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The Formation & Mining of Coober Pedy Opal

By Carmen Hui

The Formation of Coober Pedy Opal

Structure of Coober Pedy Opal

Opal is an amorphous form of hydrated silica (SiO2·nH2O). The water content is from 3 to 21% by weight. Coober Pedy opal is usually between 6 and 10%, which is comparatively lower water content than Ethiopian Opal. Coober Pedy Opal is also less porous. Due to the low water content of the structure, the risk of dehydration is also lower. Therefore, the stability of Coober Pedy Opal is better.

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Play of Colour

The internal structure of a precious opal enables it to show a vivid play of iridescent colour. This optical effect is called ‘ The Play of Colour’, which is also one of the crucial standards to classify whether it is a precious opal or common opal (potch). 
The play-of-colour in precious opals may exhibit every prismatic colour from violet to red, owning to a combination of diffraction and interference. 
Under the 10x lens, these patches show a satiny lustre with parallel striations which vary in orientation from patch to patch. 
The iridescent colours usually change with the viewing angle. The samples below show the play of colour. The colours change when the stone is viewed with different angles. Therefore, it is quite important to find out the best direction of the play of colour during cutting and fashioning in order to display the best optical effect.
opal samples.jpg
Coober Pedy opal roughs.jpg
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Geoglogy of Coober Pedy Opal

From about 130 to 93 million years ago,the Great Artesian Basin in Australia was flooded. It came to be the Eromanga Sea, which was cold, shallow, large scale and disconnected with the open ocean. 

At the end of the Cretaceous and into the early Palaeogene (from about 93 to 60 million years ago), the sea was slowly uplift and eroded.  After that it started to dry out and acidic weathering happened. The weathering process broke down minerals of rocks into clay and soluble silica. It also made cavities in the rocks and fossil shells. These cavities, together with faults and fractures in the rock, provided pathways for underground water containing the soluble silica. These fluid also trapped clay deposits. As time passed, silica-rich solutions deposited into opal.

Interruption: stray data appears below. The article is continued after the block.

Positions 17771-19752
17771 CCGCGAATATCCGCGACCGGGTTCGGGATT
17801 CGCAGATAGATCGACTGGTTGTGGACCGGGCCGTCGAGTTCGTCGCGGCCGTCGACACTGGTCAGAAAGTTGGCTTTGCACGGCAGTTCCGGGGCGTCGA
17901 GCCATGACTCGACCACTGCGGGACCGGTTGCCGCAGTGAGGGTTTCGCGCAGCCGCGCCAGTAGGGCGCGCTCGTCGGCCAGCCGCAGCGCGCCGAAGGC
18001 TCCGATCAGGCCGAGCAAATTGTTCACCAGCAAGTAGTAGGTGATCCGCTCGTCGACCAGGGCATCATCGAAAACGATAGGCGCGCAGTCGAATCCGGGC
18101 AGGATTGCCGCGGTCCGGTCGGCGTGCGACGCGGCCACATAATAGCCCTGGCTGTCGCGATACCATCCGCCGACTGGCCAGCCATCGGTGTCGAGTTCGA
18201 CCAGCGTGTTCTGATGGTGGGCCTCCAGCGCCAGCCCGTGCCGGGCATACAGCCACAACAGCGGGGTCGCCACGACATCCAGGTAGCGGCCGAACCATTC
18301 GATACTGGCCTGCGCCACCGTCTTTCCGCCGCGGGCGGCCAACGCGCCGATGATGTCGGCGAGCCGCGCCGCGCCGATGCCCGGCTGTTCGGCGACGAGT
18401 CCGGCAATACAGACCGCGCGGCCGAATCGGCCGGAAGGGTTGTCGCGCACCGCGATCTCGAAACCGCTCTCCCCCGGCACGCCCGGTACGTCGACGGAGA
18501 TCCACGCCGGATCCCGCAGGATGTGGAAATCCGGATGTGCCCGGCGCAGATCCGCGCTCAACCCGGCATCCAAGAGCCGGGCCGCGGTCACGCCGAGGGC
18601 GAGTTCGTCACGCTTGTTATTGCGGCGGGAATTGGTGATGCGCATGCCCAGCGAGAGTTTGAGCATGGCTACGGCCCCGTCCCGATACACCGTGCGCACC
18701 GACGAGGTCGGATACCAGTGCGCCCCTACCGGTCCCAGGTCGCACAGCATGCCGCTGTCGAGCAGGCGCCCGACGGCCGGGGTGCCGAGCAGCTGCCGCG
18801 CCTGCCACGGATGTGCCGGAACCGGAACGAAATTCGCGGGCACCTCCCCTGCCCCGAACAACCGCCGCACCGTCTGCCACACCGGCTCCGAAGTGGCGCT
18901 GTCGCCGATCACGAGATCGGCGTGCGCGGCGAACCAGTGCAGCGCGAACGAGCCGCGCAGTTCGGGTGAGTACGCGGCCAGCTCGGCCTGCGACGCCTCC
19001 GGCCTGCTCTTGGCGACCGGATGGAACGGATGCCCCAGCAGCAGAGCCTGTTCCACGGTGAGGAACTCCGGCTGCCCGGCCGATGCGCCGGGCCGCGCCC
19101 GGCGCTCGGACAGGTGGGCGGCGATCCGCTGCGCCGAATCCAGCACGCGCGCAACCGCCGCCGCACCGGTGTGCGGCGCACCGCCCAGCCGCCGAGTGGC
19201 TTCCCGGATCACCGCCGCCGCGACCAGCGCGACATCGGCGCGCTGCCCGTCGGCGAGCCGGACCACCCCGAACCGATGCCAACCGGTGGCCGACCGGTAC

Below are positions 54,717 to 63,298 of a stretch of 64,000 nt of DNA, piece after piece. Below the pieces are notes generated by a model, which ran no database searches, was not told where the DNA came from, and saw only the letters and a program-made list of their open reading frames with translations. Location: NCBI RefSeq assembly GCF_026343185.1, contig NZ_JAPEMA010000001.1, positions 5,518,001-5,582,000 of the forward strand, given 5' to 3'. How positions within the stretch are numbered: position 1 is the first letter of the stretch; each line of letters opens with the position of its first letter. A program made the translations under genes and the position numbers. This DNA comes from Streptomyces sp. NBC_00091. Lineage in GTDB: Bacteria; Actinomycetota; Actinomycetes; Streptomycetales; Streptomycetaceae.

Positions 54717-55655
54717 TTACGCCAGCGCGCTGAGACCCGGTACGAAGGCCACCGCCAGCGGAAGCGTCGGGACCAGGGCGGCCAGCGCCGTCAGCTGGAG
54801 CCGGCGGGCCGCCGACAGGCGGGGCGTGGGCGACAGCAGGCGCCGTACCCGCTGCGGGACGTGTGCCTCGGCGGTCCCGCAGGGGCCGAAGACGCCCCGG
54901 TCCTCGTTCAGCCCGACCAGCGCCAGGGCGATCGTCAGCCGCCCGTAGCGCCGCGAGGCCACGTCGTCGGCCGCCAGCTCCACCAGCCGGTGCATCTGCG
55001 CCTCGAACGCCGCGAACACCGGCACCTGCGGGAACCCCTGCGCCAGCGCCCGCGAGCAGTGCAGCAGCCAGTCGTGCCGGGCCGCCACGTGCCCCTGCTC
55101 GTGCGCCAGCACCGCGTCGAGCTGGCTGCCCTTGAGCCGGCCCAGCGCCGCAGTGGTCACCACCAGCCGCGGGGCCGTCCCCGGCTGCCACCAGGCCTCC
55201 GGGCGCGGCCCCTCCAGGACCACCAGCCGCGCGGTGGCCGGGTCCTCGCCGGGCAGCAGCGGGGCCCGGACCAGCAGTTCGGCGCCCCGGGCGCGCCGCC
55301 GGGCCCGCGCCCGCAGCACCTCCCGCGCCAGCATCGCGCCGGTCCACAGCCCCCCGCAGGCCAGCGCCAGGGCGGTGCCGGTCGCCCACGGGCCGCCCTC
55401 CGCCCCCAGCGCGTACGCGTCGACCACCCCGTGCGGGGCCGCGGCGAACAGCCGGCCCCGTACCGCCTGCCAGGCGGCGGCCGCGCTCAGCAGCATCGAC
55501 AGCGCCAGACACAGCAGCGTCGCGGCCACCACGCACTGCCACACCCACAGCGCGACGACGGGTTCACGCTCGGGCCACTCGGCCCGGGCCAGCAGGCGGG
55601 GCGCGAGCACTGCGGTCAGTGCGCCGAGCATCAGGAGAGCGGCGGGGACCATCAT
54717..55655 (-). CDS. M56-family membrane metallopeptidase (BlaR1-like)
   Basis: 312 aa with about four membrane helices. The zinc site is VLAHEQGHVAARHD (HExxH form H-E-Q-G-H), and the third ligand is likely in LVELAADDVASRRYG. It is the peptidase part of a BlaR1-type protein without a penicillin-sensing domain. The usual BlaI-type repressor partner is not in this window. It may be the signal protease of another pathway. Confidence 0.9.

In figure 5, there are the opals formed in Australia. All of them are inside the Great Artesian Basin.
opal field.jpg
Conditions for formation
There are six necessary conditions for the formation of opal, mentioned by Dr. Patrice Rey.
  • Quiescent conditions
  • Uniform concentration of silica in the form of the primary colloid particles.
  • Slow and uniform aggregation of these particles.
  • Aggregation to a size suitable for optical diffraction effects to occur when solidified.
  • Slow settling of the spheres under conditions to allow them to pack in a regular fashion.
  • Slow removal of water, in the first place by absorption by underlying clay, and finally by slow drying.
It is obvious that the combination of the above conditions is rare in the world, which explains why there are limited occurrences of the gem quality opal in the world. As irregular growth rates, ground movement, unstable concentration of silica and other factors would affect the size and structure of the spheres formed. 
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white opal types.jpg

Types of Coober Pedy opal

In fact, not all the Coober Pedy opals can be distinguished from other opal as all the quality of opals found varies from potch to precious opals.
Body colour

Most of the precious opals found in Coober Pedy are ‘White opal’, which has a white body colour with the play of colour. It can be referred as the crystal type (translucent) (Fig.6) and the milky type (opaque) (Fig.7).  
Coober Pedy opal roughs contain various skins and sand. By observing the surface, the opal expert can know the quality of the opal and which field it comes from.
opal roughs with various skin.jpg
opalised belemnite fossil.jpg
Opalized fossil
Some Coober Pedy opals are pseudomorph. They were formed after the host rock stopped growing and altered or replaced by silica. There are more opalized fossils from shells to bones compared with other opal fields.
Opal belemnite fossil (Fig.9) are also called pipe opal. It is found in pipe-like structures which may be hollow or opal-filled. The sample in figure 9 is partly opal-filled and hollow at the end. It is translucent with the play of colour.
The shell surface textures and structures are clearly seen on the opalised bivalves (Fig.10) and univalves (Fig.11).